I’m assuming this car uses a conventional cable system to transfer the accel pedal movement to the throttle valve. If so, check the cable linkages, maybe the cable is sticking inside the sheath. Are you able to see the throttle valve when you take the air cleaner stuff off? Does it appear to be almost fully closed? It doesn’t take much of an opening at that spot to increase the engine rpm quite a bit. If in doubt, you may have some gunk built up on the other side of the throttle valve from the PCV and EGR systems. Not an uncommon thing. I had a little bit of that problem on my Corolla a couple years ago and had to remove the throttle body to be able to get at the throttle valve from the back side and give it a thorough cleaning. On the Corolla it isn’t much of a job to remove the throttle body, maybe 15 minutes. If its equally easy on your Taurus, and nothing else seems to be working, give that a try.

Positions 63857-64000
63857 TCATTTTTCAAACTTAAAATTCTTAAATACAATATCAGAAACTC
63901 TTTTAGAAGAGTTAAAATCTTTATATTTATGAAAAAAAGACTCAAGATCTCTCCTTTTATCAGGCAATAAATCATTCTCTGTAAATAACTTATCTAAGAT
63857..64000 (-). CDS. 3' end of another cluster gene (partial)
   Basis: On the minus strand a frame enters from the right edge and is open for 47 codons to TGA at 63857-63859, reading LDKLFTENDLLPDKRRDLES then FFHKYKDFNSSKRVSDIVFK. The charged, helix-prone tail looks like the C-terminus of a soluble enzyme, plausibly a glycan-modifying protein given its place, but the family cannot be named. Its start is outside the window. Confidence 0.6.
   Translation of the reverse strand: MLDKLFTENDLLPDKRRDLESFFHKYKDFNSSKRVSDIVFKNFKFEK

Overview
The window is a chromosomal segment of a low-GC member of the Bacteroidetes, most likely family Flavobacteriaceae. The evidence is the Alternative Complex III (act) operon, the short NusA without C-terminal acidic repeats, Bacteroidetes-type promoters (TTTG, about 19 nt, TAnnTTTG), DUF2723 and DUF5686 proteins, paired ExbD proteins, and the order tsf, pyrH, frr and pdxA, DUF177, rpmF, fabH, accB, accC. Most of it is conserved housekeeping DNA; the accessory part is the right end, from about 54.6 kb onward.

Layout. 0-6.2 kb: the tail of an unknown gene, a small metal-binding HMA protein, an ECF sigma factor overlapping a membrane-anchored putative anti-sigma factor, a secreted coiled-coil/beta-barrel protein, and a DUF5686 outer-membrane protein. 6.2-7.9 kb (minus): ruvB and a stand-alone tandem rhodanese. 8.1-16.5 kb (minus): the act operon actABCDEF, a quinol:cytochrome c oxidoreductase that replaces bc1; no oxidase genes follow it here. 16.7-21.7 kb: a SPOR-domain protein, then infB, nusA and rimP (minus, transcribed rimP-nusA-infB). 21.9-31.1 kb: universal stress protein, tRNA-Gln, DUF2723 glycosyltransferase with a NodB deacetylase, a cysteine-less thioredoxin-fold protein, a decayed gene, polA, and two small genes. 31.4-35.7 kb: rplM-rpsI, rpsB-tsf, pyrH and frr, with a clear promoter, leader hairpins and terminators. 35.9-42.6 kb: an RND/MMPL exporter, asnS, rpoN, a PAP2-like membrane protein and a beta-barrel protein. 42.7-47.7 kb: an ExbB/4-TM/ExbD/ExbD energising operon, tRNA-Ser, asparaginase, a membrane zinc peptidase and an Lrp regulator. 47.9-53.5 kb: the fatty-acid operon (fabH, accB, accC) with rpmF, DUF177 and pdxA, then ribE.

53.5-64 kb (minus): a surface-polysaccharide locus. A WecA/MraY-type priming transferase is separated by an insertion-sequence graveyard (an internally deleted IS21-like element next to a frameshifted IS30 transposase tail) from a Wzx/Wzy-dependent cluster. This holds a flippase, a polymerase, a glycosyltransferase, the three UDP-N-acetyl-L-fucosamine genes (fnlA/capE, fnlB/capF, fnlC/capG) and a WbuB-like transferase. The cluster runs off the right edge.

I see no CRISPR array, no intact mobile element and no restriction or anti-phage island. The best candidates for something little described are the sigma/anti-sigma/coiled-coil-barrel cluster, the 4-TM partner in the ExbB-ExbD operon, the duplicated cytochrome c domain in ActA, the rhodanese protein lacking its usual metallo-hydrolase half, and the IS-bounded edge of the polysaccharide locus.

What model year btw?

I have cleaned the throttle butterfly area. There is no gunk there. There was only a small amount anyway. The cable linkage moves freely.

Would the coolant temp sensor show up on my cheap scanner? If it’s the same sensor for the gauge, it always is about half way up once warm. Is the same sensor used for both the gauge and the computer.

2002 model year

2002 Taurus , just like the thread title reads.

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our cruise control linkage stuck on once. it had the throttle held wide open. you could disconnect the throttle cable and verify that the butterfly is closed. and than hook it up. if it remains closed and idle is very high than the IAC may be involved?